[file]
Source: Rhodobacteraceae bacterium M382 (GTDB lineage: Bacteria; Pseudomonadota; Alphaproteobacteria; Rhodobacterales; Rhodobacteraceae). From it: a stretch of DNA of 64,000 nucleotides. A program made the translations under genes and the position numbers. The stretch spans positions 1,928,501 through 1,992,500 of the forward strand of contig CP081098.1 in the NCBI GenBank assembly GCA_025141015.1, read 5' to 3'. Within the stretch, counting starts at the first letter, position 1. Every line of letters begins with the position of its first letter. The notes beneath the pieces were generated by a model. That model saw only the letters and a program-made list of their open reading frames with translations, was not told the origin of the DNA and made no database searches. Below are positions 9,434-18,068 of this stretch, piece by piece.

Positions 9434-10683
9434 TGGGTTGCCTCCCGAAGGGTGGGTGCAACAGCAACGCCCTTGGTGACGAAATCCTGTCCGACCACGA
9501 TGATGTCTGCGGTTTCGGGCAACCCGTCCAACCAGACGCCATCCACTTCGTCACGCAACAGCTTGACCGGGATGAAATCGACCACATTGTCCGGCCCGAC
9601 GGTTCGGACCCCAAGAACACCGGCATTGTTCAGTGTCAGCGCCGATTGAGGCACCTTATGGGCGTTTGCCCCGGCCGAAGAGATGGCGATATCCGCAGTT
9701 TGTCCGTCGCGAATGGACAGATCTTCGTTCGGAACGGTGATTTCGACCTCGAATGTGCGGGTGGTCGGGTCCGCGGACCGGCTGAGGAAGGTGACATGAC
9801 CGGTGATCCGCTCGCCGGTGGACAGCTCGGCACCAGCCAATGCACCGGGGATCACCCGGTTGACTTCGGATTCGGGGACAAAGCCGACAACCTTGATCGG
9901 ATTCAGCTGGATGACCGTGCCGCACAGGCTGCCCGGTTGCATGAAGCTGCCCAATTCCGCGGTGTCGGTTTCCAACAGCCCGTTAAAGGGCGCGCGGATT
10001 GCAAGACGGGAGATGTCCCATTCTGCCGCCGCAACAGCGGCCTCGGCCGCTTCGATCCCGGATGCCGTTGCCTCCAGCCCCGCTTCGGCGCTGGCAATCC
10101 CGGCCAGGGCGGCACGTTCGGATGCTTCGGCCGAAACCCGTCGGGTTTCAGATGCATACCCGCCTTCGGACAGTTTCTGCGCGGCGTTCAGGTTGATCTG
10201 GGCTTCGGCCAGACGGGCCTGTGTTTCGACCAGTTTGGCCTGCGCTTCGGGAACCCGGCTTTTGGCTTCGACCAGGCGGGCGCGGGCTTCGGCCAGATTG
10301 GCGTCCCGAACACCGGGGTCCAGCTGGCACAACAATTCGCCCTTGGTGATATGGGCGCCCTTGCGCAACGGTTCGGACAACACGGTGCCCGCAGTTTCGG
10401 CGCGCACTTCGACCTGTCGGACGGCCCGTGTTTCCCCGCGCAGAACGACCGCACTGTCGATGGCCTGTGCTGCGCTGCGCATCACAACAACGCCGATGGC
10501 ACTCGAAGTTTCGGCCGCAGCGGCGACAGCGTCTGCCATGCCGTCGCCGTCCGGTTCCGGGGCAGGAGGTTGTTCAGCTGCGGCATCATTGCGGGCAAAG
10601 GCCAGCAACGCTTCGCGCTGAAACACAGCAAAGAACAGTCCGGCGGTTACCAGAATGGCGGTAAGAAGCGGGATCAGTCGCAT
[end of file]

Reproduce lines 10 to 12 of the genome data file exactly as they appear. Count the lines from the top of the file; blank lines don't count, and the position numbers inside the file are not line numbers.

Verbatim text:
10101 CGGCCAGGGCGGCACGTTCGGATGCTTCGGCCGAAACCCGTCGGGTTTCAGATGCATACCCGCCTTCGGACAGTTTCTGCGCGGCGTTCAGGTTGATCTG
10201 GGCTTCGGCCAGACGGGCCTGTGTTTCGACCAGTTTGGCCTGCGCTTCGGGAACCCGGCTTTTGGCTTCGACCAGGCGGGCGCGGGCTTCGGCCAGATTG
10301 GCGTCCCGAACACCGGGGTCCAGCTGGCACAACAATTCGCCCTTGGTGATATGGGCGCCCTTGCGCAACGGTTCGGACAACACGGTGCCCGCAGTTTCGG